Researchers at Carnegie Mellon's Robotics Institute are working on technology that gives people the illusion of seeing through buildings, using a camera network.
When used with a windshield display in vehicles, for example, their work could help prevent accidents and fatalities by enabling drivers to see pedestrians, cyclists and oncoming traffic around corners.
"We provide users with the ability to see through walls by estimating the geometry of the camera network, and by appropriately blending images from the cameras viewing hidden part of the scene, with images from the point of view of the user," said Yaser Sheikh, assistant research professor at Carnegie Mellon's Robotics Institute, who has been working in collaboration with Professor Takeo Kanade, and graduate students Ankur Datta and Peter Barnum.
Rendering the final video turned out to be an interesting challenge, Sheikh said.
"On the one hand, we want to make the see-through seem as perceptually plausible as possible, but on the other hand, we had to maintain a sense of the artificial," he explained. "We couldn't have people running into walls."
In addition to helping drivers, they are also interested in extending this technology for search and rescue efforts during disasters like the earthquake in Haiti.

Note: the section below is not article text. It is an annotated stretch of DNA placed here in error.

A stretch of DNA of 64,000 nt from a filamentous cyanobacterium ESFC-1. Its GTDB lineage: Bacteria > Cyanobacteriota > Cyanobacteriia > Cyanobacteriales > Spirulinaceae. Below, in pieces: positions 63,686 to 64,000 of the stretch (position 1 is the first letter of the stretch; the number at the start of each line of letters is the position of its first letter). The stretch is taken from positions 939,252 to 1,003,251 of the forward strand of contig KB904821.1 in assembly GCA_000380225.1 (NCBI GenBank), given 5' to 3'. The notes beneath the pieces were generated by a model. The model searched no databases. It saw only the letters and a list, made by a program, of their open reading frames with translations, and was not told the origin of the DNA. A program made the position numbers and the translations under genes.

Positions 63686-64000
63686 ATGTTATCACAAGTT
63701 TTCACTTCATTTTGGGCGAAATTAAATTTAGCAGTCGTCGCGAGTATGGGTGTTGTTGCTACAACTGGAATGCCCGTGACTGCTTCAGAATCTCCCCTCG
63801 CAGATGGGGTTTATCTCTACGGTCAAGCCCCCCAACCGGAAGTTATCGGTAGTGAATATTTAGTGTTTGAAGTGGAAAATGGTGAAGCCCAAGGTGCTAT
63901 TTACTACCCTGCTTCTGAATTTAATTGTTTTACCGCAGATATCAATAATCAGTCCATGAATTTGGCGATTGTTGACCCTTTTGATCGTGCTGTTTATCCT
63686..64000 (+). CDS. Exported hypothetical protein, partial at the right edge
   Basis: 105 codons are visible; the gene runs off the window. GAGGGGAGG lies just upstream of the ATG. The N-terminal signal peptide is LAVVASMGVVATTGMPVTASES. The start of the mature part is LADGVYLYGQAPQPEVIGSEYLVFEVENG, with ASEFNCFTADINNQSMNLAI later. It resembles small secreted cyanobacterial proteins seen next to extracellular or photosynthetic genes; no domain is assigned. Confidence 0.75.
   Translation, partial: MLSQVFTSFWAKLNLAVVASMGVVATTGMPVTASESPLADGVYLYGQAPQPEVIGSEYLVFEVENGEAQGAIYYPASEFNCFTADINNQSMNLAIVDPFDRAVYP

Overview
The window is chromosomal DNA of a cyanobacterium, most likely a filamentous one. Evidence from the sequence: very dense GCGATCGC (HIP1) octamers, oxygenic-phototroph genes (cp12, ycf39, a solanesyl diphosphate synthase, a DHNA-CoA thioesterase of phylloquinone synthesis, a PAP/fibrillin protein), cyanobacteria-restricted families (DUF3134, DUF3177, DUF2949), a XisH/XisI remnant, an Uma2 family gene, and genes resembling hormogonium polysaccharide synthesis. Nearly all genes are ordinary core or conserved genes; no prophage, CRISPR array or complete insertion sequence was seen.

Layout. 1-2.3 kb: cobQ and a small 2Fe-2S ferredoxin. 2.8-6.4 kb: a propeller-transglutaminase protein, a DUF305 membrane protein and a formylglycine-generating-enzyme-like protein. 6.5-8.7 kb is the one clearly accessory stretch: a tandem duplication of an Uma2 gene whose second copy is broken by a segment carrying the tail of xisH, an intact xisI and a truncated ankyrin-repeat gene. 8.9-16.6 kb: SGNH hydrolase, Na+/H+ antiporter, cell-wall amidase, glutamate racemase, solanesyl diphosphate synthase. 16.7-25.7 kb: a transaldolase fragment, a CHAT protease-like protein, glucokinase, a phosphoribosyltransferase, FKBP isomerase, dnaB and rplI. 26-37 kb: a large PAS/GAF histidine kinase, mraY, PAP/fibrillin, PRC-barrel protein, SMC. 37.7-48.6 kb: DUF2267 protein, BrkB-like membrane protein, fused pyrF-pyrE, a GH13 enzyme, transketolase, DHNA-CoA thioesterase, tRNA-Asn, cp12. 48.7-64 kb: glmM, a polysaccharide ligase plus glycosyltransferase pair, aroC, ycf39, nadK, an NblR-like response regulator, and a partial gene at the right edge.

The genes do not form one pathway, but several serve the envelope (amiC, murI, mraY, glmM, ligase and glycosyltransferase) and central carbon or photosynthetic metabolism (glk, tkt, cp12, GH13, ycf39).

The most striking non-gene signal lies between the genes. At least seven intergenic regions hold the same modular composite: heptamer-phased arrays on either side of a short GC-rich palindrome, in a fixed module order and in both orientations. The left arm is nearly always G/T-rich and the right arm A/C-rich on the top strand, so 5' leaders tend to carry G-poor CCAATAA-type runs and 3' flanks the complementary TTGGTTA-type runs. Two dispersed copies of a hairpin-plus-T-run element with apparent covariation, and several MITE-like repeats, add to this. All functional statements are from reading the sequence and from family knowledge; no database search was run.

"Small, camera-equipped robots can be dispatched and the consolidated feeds that they send back can be used to locate victims and to plan efficient rescue strategies," Sheikh said.
At its core, this research is about consolidating several videos of the same scene into one perceptually coherent view. With the wide proliferation of cameras, there has been an explosion of video on the internet. Sheikh says this online repository is largely unorganized, despite the strong relationships that exist between the videos.
"The broad impact I hope our research will have is to organize videos in ways that enhance the experience of exploring the world through video."
The final production of the team's technology will require the application of wireless networking, sensor networks, computer vision, novel display systems and computer graphics.